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Ni2+ was used as an extracellular activator of the Ca2+ 'receptor' in order to study the regulation of osteoclast function in vitro. Application of different micromolar concentrations of Ni2+ to osteoclasts bathed in 1.25 mM [Ca2+] and 0.8 mM [Mg2+] caused a concentration-dependent elevation of cytosolic [Ca2+] measured in single cells using fura-2 fluorescence. Cytosolic [Ca2+] responses to 5 mM [Ni2+] showed a rapidly developing and use-dependent inactivation, unlike those induced by the application of 10 mM [Ca2+]. Pre-treatment with 5 mM [Ni2+] reduced the magnitude of responses to a subsequent extracellular application of 10 mM [Ca2+] and vice versa. Ni2+ treatment elicited a number of functional effects. It produced an inhibition of osteoclastic bone resorption which was sustained over hours. This was associated with a pronounced cell retraction or R effect over the 40 min period following Ni2+ exposure as observed by time-lapse video image analysis. Both these effects varied with concentration. In contrast, granule movement, cell migration, and quantitative indicators of margin ruffling were all unchanged. These findings are consistent with the initiation of a causally related set of specific functional and morphometric events following activation of a specific membrane receptor sensitive to divalent cations.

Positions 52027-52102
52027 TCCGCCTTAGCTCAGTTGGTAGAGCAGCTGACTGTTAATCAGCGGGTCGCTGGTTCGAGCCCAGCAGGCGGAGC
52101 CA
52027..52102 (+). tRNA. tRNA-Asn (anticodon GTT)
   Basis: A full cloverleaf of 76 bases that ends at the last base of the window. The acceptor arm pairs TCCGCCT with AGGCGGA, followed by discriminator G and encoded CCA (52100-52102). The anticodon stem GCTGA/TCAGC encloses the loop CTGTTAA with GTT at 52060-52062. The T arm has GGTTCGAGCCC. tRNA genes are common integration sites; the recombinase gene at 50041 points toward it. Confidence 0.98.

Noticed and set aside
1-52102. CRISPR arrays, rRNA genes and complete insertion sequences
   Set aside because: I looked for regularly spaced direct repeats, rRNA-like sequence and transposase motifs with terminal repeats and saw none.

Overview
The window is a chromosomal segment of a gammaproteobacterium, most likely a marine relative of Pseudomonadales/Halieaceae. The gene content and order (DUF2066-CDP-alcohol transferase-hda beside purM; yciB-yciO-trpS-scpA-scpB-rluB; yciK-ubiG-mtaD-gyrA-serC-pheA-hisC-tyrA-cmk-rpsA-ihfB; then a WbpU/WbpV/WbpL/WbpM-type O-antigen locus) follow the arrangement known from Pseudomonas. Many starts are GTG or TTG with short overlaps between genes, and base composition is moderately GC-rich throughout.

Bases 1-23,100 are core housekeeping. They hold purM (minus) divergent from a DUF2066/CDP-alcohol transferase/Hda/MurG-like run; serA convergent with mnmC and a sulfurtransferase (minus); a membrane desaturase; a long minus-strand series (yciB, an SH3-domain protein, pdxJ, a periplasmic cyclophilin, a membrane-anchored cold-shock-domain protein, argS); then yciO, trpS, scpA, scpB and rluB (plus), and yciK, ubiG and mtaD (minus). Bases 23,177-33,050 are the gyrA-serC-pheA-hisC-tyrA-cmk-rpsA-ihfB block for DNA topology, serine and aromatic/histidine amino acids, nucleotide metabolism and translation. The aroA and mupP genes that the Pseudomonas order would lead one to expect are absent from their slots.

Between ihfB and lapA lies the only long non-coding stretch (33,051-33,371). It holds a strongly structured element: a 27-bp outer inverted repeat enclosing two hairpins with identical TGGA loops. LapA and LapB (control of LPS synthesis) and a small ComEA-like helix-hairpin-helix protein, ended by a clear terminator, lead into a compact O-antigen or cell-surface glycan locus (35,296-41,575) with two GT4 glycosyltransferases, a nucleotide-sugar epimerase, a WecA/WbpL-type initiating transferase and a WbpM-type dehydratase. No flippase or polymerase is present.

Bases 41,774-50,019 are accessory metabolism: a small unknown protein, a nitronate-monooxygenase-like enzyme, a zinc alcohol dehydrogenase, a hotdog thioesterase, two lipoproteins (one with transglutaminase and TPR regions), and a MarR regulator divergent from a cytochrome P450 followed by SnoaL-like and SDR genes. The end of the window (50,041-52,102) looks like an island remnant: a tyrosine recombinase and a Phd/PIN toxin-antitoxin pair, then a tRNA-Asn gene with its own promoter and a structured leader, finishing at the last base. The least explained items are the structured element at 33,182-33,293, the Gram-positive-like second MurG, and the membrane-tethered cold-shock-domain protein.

Journal article


Exp physiol

Publication Date





517 - 529


Animals, Animals, Newborn, Bone Resorption, Calcium, Calcium-Binding Proteins, Cell Movement, Cells, Cultured, Cytosol, Nickel, Osteoclasts, Rats, Rats, Wistar, Time Factors, Video Recording